For once, Lance Armstrong was happy to concede the spotlight.
Tyler Hamilton, his former US Postal teammate now the courageous leader of Team CSC, won his first ever Tour de France stage Wednesday.
Nobody was happier for him than four-time champion Armstrong.
"I think this is the biggest day of the Tour," the Texan said after the 16th stage. "Incredible."
Hamilton, whose amiable demeanor masks a ferocious will, is fast emerging as the chief subplot as this drama-filled centennial Tour nears its denouement with Armstrong a whisker ahead of main rival Jan Ullrich.
After sustaining a double fracture to his right collarbone a little over two weeks ago in a crash with dozens of other riders, Hamilton has also suffered a pinched nerve in his back, dehydration and a strange incident involving an elevator.
He also took a whack on the sore collarbone from a TV camera the day after sustaining the fractures.
Prior to Monday's 15th stage, the third of the Pyrenees climbs finishing at Luz-Ardiden, Hamilton's bad luck then took a near farcical turn for the worse.
"The day started with me taking a hit from an elevator door on the way out of the hotel," Hamilton said. "I got clocked pretty good on my collarbone. This was not a good omen."
Armstrong, too, has had bad omens thus far, in what he recently called ``a very odd, crisis-filled Tour.''
Two crashes, one near miss, an accidental trek across a bumpy field, dehydration, technical problems with his bike, ill-fitting racing shoes.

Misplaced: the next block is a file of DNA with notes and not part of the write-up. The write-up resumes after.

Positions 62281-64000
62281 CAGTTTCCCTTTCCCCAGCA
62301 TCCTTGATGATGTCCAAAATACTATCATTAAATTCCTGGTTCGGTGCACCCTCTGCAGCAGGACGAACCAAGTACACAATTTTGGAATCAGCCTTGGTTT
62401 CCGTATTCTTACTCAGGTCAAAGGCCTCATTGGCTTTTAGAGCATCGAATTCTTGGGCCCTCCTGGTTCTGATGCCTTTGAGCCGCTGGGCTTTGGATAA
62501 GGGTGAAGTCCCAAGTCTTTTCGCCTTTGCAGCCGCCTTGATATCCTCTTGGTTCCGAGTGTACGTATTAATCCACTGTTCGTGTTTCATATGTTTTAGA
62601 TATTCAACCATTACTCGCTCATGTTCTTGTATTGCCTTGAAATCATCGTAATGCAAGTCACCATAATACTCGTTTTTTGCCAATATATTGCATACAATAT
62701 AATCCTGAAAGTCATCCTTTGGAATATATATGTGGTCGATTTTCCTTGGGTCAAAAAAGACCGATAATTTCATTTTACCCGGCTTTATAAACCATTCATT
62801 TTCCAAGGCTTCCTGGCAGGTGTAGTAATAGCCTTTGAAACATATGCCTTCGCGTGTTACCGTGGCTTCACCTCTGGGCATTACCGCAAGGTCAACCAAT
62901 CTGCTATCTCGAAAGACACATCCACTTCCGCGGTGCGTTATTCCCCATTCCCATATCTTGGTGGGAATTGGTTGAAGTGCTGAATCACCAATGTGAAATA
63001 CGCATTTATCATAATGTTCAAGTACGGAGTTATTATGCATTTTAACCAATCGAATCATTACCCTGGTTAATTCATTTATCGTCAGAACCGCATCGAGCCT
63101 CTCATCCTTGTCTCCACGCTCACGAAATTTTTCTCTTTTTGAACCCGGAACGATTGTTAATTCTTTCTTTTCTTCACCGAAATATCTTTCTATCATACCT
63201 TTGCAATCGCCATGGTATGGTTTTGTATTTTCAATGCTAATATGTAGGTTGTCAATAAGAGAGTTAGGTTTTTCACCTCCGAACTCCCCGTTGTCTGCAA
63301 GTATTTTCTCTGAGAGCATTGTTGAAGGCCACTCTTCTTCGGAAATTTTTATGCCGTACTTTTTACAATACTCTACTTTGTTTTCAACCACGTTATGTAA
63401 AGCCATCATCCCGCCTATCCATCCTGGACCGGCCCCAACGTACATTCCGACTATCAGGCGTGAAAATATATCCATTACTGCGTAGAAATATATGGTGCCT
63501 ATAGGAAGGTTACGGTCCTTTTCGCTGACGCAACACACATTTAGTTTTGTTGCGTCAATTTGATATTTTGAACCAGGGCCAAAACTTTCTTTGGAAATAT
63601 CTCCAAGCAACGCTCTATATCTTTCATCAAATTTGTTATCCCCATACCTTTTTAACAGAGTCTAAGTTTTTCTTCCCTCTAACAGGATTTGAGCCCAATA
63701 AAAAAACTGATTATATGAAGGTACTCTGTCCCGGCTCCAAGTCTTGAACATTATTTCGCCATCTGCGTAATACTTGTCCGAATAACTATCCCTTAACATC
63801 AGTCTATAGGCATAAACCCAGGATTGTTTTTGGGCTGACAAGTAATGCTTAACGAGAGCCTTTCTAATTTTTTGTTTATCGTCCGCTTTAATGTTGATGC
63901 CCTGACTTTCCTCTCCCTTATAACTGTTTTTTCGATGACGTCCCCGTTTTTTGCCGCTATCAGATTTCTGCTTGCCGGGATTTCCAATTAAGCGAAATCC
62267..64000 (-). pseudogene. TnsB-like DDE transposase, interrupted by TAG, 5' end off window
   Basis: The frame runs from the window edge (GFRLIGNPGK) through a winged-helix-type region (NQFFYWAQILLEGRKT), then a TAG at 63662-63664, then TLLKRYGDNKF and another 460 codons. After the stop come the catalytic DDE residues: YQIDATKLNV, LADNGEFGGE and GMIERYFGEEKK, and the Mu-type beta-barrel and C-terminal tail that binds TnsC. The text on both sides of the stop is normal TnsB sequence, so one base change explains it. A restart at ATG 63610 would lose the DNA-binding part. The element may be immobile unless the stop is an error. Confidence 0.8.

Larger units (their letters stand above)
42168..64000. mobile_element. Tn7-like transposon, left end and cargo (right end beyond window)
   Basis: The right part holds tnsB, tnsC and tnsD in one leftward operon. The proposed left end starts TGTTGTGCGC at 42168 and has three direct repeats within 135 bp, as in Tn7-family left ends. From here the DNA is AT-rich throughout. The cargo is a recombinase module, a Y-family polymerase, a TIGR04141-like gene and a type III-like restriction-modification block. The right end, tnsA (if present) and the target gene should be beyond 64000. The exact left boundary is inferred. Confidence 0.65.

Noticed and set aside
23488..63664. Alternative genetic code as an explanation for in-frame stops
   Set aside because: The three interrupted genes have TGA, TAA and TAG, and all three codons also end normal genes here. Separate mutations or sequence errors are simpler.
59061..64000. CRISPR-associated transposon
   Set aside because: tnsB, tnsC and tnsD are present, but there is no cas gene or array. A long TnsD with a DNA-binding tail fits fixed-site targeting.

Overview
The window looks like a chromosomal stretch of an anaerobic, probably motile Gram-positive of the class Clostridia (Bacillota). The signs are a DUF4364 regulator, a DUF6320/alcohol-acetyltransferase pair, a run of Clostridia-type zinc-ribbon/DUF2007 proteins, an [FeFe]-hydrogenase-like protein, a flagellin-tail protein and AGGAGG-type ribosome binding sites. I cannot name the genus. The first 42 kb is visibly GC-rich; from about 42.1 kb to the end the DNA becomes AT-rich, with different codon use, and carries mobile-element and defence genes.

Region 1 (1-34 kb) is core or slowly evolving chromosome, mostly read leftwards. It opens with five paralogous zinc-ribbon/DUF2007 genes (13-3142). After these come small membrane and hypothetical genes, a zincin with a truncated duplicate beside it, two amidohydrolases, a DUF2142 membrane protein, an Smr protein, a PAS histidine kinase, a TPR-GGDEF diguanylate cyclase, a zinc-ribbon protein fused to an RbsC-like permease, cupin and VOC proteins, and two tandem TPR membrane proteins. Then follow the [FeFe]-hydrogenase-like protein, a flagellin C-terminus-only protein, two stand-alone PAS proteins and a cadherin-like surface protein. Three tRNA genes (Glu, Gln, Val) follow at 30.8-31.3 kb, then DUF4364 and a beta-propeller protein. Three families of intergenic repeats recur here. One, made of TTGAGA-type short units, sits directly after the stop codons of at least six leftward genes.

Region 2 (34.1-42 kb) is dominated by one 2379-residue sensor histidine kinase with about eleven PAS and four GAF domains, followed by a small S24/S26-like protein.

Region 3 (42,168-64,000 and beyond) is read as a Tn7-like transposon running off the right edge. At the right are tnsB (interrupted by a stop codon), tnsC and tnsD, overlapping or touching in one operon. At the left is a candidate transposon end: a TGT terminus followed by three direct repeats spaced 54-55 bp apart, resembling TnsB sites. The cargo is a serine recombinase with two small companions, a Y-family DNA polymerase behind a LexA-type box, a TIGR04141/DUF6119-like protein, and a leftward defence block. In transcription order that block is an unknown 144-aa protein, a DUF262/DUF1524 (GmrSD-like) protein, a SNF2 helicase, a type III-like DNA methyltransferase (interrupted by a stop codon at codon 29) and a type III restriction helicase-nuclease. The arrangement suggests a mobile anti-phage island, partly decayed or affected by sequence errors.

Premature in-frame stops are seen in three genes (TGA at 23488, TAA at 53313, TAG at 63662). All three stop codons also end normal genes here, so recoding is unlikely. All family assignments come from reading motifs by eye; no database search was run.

Yet, he leads Germany's Ullrich by 1 minute, 7 seconds with just four stages left -- the most crucial being Saturday's individual time trial.
"I've never lost the final time trial in a Tour de France and I don't plan on starting this year," Armstrong said, after finishing 24th in Wednesday's stage in the same time as 17th-place Ullrich -- 1:55 behind the winner.
With both unlikely to attack in Thursday and Friday's flat stages, Saturday's penultimate stage will make or break the race.
On July 18, in the last time trial, Armstrong misjudged his fluid intake and suffered chronic dehydration. Ullrich beat him by an astonishing 1:36.
"Ullrich will be difficult to beat but I know the course, I've done the training and I've got everything ready," Armstrong said.
"I can tell you that I sleep better with a lead of a minute and seven seconds than I do with only 15 seconds."
Ullrich, a powerfully built athlete from the former East Germany, had narrowed Armstrong's lead to 15 seconds the stage following the time trial -- when the Texan looked exhausted in the first Pyrenees climb ending at Ax-3 Domaines on stage 13.
Since then Armstrong, seeking to tie Spain's Miguel Indurain as the only cyclist ever to have won the Tour five straight times, has roared back to a commanding position.
By winning his first stage Monday in the penultimate Pyrenees climb -- Tuesday was a rest day -- Armstrong looked like his old self.
He fell from his bike in that stage -- the 15th of this grueling Tour -- but in a phenomenal uphill charge zoomed past Ullrich, clinched victory, and extended his lead to 1:07.
That margin was maintained Wednesday, with neither Ullrich or Armstrong willing to take risks with the time trial looming.
As the pair maintained caution, Hamilton took control.
Hamilton -- a support rider for Armstrong until leaving Postal in 2001 -- won the 197.5km trek from Pau to Bayonne in 4:59:41 with an inspired solo breakaway.